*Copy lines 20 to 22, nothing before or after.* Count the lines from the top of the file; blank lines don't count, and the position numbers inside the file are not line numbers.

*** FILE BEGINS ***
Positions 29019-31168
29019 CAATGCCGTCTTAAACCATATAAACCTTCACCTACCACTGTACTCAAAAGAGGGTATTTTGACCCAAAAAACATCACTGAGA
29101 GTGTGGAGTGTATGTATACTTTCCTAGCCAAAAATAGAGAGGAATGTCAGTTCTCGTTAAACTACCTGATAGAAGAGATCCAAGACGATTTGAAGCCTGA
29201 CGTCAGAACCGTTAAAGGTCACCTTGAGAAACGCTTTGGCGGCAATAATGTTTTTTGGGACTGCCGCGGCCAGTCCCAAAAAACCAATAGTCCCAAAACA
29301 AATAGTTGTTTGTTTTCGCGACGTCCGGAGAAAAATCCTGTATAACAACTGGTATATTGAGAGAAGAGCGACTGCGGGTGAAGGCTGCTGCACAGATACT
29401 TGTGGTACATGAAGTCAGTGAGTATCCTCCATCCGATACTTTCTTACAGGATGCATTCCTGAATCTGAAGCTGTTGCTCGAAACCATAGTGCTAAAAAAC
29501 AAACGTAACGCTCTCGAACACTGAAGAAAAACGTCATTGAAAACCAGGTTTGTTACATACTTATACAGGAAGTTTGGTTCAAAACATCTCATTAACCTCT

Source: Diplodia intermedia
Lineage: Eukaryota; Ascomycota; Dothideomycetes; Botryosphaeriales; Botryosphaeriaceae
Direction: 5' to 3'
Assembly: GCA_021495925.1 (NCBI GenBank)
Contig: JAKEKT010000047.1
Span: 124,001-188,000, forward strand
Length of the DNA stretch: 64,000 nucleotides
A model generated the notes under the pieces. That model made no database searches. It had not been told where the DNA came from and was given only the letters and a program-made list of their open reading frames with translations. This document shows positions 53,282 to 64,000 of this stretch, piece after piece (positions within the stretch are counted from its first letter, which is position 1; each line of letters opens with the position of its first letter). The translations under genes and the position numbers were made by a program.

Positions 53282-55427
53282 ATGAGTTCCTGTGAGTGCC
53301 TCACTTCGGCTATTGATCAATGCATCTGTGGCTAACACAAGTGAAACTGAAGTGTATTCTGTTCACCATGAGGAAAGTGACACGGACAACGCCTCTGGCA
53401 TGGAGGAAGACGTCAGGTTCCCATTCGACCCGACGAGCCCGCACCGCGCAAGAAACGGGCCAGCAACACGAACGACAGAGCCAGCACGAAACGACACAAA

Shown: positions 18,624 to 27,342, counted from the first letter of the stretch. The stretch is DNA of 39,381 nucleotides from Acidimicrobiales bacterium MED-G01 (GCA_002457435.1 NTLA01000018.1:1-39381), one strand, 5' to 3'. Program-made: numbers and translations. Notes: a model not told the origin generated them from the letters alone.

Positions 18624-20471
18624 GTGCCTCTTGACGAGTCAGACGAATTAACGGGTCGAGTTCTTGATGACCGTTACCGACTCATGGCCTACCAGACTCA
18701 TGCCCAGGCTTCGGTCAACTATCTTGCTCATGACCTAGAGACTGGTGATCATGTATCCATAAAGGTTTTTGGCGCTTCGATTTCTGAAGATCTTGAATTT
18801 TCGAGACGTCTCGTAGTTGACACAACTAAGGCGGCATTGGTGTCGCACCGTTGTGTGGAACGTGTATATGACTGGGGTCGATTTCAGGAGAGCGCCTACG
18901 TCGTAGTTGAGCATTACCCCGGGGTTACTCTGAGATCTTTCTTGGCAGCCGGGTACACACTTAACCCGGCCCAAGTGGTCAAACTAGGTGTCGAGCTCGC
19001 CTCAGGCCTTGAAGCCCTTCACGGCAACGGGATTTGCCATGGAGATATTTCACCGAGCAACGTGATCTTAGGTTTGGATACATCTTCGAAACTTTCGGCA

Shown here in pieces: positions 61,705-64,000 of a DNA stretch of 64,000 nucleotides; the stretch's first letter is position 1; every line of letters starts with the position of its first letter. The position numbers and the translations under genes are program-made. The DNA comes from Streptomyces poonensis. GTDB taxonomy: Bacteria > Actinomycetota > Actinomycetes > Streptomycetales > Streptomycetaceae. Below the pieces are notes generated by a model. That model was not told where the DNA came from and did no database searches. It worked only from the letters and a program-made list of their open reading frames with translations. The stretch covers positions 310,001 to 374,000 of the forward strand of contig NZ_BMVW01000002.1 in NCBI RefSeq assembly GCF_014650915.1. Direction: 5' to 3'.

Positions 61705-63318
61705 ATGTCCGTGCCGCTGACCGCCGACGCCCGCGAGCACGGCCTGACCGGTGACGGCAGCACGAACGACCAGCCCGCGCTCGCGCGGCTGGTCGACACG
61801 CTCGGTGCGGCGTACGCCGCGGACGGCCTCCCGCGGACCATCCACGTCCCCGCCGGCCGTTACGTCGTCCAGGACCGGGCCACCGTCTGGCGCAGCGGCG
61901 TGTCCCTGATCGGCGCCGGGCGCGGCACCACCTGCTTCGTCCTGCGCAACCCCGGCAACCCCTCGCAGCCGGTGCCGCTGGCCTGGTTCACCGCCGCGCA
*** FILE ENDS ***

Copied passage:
Shown: positions 18,624 to 27,342, counted from the first letter of the stretch. The stretch is DNA of 39,381 nucleotides from Acidimicrobiales bacterium MED-G01 (GCA_002457435.1 NTLA01000018.1:1-39381), one strand, 5' to 3'. Program-made: numbers and translations. Notes: a model not told the origin generated them from the letters alone.

Positions 18624-20471
18624 GTGCCTCTTGACGAGTCAGACGAATTAACGGGTCGAGTTCTTGATGACCGTTACCGACTCATGGCCTACCAGACTCA